A Losing Ticket
“This is fundamentally a retail business, and governments are not equipped to manage retail businesses,” said Filan. “Gaming is getting so competitive around the world that we’re worried our revenues could go down unless there is retail expertise to run the lottery.”
Unless you've been living under a rock (a rock outside of Illinois, no less), the main thrust of the idea, and its timing, was widely accepted to rest in mollifying the threatened gubernatorial bid of Sen. Meeks by finding quick cash for education.
I suppose that I could have missed something, but this is the first time that I have heard that the sale is intended to boost ticket sales, something that I don't think will sit real well with those concerned about the inherently regressive nature of the lottery.
The next thing that surprised me was this short sentence:
The deadline for bids is Feb. 20.
Again, unless I have missed something, a sale of the lottery would require authorization by the General Assembly. I literally have not spoken with more than two legislators who support such a plan. The main reason tends to be that the sale provides short-term dollars but no long-term support for education funding, and will ultimately leave us worse off than we are now.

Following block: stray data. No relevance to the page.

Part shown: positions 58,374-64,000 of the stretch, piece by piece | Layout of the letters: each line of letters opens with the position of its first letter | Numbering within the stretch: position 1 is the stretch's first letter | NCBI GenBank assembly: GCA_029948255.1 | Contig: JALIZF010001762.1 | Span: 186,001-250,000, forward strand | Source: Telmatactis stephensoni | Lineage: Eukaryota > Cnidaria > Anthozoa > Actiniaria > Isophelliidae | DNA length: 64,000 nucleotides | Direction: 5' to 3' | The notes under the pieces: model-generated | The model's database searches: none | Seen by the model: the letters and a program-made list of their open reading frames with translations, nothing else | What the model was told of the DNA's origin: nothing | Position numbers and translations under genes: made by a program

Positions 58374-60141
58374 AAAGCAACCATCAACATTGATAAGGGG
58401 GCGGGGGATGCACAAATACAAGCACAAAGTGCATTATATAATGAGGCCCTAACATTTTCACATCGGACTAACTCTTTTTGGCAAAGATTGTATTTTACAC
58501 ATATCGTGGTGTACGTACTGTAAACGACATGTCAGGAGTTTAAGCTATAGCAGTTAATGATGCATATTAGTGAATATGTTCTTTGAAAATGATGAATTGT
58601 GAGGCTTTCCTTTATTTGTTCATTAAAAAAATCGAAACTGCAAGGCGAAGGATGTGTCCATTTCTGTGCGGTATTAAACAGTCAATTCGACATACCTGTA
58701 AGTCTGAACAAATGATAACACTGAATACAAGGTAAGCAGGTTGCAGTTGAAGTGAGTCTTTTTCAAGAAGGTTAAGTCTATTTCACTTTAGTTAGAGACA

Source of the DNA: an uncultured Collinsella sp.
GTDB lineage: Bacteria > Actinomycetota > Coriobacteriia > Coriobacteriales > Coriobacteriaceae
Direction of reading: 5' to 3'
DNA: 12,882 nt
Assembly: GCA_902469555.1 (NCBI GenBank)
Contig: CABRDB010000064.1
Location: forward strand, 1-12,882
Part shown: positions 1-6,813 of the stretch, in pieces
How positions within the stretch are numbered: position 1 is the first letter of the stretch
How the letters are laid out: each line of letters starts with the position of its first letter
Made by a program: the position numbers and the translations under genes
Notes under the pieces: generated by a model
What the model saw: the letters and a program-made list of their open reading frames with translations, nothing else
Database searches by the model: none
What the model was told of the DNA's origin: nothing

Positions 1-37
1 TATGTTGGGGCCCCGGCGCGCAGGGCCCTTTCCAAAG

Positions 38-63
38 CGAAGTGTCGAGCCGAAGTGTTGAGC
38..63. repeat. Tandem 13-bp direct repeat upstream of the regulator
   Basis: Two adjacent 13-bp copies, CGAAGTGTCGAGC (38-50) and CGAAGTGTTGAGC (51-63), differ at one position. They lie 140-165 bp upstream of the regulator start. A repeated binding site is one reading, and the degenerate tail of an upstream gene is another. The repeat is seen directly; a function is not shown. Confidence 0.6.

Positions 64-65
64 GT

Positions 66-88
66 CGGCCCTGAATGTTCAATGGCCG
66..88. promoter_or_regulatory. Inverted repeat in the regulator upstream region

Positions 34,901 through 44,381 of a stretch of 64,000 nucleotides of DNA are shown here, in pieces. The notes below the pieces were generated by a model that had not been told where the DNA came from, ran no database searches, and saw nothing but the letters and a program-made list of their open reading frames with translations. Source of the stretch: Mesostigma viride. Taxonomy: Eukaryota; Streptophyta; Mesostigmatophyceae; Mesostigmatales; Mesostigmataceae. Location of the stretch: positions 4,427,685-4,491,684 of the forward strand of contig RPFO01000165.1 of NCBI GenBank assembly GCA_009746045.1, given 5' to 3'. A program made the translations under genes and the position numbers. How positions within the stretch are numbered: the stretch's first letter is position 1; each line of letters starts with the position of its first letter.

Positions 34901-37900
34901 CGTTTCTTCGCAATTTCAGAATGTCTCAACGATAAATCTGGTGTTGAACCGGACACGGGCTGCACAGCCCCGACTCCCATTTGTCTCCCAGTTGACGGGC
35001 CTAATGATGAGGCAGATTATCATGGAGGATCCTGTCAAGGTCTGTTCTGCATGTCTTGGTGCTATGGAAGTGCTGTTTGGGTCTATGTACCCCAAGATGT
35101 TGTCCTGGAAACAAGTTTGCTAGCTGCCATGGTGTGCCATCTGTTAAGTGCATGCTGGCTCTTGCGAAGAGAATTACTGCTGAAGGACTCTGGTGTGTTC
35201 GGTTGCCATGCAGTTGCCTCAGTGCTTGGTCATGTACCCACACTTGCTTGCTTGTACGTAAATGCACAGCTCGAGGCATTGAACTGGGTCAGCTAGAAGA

How anybody could place a realistic bid in such an uncertain, if not downright adverse, political climate escapes me.
But even if the state and the school kids don't come out ahead at the end of the day, there are at least some winners under the proposal:
Goldman Sachs and UBS are advising the state of Illinois.
So a bold-sounding plan that will likely go nowhere and generate no income for the State, may in fact wind up costing us money.
What a surprise.